Silver Wind Cruise Review by Randyk47
- Sail Date: March 2012
- Destination: Eastern Mediterranean
- Cabin Type: Medallion Suite
Disembarkation on 27 March was amazingly rapid and easy. We actually had arrived in Istanbul the day before and overnighted on the Wind, basically using the ship as a floating hotel that last night. One thing we didn't like about disembarkation, and it's more of an observation than a complaint, is that Silversea asked us to leave our cabins not later than 8 AM so they could prepare for the on-coming passengers. As it turned out we went to one of the lounges where they were serving a light breakfast with coffee and Danish and we were off the ship by 8:45 AM. Passing through Turkish Customs and Immigration was quick as Silversea had arranged for our Turkish visas. We were traveling with another couple and had arranged through the ship's concierge desk for a limo service to take us and our substantial amount of luggage to our Istanbul hotel. The ship's staff, many of whom we'd gotten to know during the cruise, quickly greeted us in the terminal, helped us locate our luggage, and make connection with the limo service. Sadly, but efficiently, we were driven away from the terminal within 15 or 20 minutes and arrived at our hotel some 30 minutes later.
Itinerary: The highlight, and main reason for booking this cruise, was the itinerary. Ten ports in fourteen days, and actually three of those were overnights, was intense and exciting. We started in Barcelona (first overnight) then on to Marseille, Monte Carlo, Livorno (second overnight which meant we could visit Florence one day and Pisa the next), Civitavecchia which is the port for Rome, Naples, Palermo, Malta, Piraeus which is the port for Athens, and finally Istanbul (third overnight). At least for us this was a cruise of a lifetime. We've never cruised in the Mediterranean before and with the exception of Florence, which I had visited years and years ago when I was working in Germany, our stops were all new and wonderful. We'd be hard pressed to say we like one better than another as each had its own attraction, flavor, and interest.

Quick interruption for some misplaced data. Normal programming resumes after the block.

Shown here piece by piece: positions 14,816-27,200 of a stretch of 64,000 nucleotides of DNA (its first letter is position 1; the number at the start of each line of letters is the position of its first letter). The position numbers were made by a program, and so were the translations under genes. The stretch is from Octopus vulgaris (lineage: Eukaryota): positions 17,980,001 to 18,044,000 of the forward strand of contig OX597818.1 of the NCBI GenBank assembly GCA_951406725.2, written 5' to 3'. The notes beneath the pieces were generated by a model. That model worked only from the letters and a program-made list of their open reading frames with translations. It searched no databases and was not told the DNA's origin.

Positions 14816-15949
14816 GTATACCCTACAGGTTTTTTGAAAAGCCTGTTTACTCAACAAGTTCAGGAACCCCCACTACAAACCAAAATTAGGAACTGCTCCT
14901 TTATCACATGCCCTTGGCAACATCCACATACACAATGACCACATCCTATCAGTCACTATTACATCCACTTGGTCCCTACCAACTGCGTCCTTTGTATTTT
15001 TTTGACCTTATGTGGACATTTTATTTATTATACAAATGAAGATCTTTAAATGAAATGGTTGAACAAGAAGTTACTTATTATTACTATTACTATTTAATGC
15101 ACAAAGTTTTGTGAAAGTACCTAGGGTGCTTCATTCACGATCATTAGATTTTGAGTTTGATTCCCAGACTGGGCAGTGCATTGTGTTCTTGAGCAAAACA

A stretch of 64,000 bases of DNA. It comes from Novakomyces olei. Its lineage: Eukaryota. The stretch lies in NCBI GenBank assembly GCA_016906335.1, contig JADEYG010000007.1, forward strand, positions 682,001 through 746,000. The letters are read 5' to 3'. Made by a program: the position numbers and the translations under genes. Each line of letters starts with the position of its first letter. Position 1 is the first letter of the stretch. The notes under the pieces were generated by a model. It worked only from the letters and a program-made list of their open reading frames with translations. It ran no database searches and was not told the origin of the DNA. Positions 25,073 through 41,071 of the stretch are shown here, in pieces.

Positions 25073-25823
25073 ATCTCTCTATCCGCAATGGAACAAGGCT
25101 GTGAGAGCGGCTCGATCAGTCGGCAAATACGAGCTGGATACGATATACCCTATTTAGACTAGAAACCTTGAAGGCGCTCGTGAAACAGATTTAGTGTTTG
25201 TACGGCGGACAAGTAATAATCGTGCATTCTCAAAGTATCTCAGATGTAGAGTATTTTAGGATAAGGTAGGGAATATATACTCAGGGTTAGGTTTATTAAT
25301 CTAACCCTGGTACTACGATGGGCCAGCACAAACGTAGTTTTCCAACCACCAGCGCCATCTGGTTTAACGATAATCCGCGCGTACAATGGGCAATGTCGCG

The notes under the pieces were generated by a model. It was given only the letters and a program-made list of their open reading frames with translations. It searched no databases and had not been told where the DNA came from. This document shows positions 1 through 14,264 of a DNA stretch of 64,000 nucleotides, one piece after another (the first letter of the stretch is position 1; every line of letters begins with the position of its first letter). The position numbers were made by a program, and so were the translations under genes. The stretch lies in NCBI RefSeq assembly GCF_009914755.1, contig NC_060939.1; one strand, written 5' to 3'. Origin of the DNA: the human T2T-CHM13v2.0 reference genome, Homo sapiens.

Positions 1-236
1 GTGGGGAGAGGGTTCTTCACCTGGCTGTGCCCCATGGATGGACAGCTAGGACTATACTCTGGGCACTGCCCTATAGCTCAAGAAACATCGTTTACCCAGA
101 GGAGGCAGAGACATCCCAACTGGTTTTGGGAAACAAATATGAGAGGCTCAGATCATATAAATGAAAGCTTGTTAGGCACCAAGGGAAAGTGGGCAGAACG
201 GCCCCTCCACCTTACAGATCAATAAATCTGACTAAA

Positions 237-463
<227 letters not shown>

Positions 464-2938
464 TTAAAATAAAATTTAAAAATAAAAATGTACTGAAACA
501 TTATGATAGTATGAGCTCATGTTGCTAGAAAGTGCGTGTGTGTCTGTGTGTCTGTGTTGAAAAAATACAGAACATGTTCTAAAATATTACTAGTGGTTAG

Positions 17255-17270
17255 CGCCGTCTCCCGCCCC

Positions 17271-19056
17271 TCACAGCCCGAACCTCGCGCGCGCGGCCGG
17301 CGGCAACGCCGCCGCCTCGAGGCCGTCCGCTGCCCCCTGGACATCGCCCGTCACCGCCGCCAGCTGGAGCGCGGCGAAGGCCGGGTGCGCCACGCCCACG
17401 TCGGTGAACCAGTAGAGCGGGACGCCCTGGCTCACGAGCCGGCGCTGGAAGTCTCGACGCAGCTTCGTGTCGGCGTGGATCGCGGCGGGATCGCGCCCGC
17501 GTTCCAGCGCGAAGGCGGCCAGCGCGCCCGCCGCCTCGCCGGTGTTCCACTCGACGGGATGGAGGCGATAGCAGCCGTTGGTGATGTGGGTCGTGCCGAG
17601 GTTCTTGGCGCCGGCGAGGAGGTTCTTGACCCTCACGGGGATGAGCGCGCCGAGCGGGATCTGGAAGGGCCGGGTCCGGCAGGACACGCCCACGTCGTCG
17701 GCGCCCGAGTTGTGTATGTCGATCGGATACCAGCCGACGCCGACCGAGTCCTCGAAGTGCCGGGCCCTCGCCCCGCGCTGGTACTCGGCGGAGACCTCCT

Excurions: Quite frankly we were on the move on this cruise. The first nine days were port after port, city after city, and site after site. We took a mix of self-guided, ship's, and private tours. I think we did just about as good as we could have done and in retrospect I can't think of any tour we would have done any differently. It's almost impossible to list where we went and what we saw on this cruise. Certainly the privately arranged tours of Pompeii and then Athens were fantastic with the undivided attention of our drivers and guides just for the four of us. Overall highlights have to include the Sagrada Familia in Barcelona, the statue of David and the Ponte Vecchio in Florence, the Leaning Tower in Pisa, Pompeii in Naples, the Coliseum and Vatican in Rome, the Acropolis in Athens, the Blue Mosque and Hagia Sophia in Istanbul, and that's just to name a few off the top of my head. Let's just say the list of "oh my gosh's" is long and extensive and I'd ventured to say my wife's list is probably different than mine. She's building our website report, day by day, right now and eventually the whole cruise will be captured at www.klugsplace.com .